A philosopher is a philosopher and we should have no need to categorize them by sex. But in the long tradition of thought in Judaism, for a long-time philosophy fell to the boys. Though there were women thinkers before the Second World War, their voices become increasingly insistent in the 20th and 21st centuries.
Hannah Arendt 1906 – 1975
Arendt was born in Germany into a secular Jewish culture which was to define her post-doctorate career more than perhaps anything else. As a student, she studied under Martin Heidegger and gained her doctorate in 1929.
In 1933 things changed for all those of Jewish heritage and culture in Germany when Hitler came to power. Arendt was briefly imprisoned by the Gestapo when she was researching anti-Semitism for the Zionist Federation of Germany.
After her release, she fled from Germany and to France only to move on again when France fell to the Nazi war machine.
Though she published much throughout her life, The Human Condition being her most acclaimed, it was her coverage of the trial of Adolf Eichman and subsequent publishing of the Banality of Evil in 1963 for which she is probably the most famous.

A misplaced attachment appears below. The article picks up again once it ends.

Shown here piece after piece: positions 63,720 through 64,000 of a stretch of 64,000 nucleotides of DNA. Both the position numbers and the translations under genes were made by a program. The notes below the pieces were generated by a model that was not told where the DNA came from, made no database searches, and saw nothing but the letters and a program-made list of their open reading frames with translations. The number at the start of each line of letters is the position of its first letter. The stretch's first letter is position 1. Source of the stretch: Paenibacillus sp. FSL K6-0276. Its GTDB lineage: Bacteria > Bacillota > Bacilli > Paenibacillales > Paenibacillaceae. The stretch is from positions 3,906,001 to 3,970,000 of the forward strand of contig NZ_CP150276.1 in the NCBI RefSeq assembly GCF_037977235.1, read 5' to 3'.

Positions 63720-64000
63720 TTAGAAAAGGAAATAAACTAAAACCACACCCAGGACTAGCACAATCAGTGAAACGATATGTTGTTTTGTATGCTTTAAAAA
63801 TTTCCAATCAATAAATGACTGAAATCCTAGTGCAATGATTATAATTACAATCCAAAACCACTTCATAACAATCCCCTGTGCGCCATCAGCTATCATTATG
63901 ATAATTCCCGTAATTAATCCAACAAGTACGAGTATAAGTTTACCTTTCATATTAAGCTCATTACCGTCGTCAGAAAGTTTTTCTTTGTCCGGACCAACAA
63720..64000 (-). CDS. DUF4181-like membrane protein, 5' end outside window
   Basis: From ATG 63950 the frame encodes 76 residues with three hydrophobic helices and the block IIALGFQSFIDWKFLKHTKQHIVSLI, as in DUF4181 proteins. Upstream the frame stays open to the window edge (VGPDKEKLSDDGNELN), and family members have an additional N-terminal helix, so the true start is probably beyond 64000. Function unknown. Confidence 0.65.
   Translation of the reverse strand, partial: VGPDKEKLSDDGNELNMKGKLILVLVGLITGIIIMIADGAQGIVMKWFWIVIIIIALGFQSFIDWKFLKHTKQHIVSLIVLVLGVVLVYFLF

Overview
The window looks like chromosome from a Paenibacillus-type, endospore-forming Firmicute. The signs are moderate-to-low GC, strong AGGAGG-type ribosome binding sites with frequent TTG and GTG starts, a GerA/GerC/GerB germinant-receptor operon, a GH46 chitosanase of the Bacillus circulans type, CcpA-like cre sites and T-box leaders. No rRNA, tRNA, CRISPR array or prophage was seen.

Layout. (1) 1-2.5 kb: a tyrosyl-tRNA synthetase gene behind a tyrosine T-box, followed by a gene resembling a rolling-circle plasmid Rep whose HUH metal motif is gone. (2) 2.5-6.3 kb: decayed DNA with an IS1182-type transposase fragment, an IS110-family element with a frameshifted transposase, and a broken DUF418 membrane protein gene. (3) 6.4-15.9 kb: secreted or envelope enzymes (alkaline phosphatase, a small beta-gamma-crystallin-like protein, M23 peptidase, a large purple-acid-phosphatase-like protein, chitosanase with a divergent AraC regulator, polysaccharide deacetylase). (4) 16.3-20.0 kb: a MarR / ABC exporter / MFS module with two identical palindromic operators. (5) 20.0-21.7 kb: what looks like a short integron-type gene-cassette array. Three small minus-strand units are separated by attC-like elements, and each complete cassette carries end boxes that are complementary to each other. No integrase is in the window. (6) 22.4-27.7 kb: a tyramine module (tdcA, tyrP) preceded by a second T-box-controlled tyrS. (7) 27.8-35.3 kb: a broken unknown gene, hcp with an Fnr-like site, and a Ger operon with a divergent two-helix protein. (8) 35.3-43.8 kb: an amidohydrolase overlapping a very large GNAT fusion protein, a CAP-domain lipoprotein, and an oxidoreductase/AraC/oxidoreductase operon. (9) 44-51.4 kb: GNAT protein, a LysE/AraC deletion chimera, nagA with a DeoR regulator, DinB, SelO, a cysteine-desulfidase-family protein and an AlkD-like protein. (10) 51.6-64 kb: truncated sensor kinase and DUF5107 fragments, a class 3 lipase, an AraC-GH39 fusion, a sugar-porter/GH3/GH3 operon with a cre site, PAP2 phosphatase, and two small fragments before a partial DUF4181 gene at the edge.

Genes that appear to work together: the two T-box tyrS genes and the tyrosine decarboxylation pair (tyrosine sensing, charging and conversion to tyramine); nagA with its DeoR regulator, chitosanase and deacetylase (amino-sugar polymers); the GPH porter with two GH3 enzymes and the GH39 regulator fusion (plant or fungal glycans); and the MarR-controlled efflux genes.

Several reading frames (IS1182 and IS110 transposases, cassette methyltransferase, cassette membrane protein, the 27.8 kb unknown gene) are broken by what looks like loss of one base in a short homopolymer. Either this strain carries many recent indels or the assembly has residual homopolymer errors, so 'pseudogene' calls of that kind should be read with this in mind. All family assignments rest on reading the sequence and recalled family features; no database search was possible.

Emma Goldman – 1869 – 1940
Born in Russia to a Jewish family Goldman emigrated to America in 1885. Her fundamental commitment was to absolute freedom which led her down a path to anarchy. She was jailed for a failed attempt on the life of Henry Clay Frick, and then again for inciting people to resist the draft in the First World War.
Some have traced her thinking back to a Jewish tradition of universal justice which earned her a place in the Jewish Women’s archive. She was deeply atheist and perhaps now has a wry smile about her accolade.
Norma Rosen 1925 –
Dr. Rosen was born in the Brooklyn Jewish enclave of Borough Park in 1925. Her body of work flies through many topics, motherhood, faith and ethics, but she is most famous for one of the very early works on the impact of Nazi genocide in her novel Touching Evil published in 1961.
It was probably through the influence of her husband she really became conscious of Jewish religious culture and observances and she began to study it in earnest. In the 1992 book Accidents of Influence, Writing as a Woman and a Jew In America, she began to explore her roots as well as feminism and intellectualism.
There are many more women who inhabited the period of time when being Jewish changed forever. Jeanne Hersch, Simone Weil and Edith Stein all saw the effects of Nazism. Others followed in the tradition which was never again the same and where women’s voices needed to be heard just as much as men’s. Voicing their experience was just as important and critical to any understanding.
Philosophy and Judaism are both steeped in male tradition, in some ways these women thinkers had to break through two barriers to come to recognition.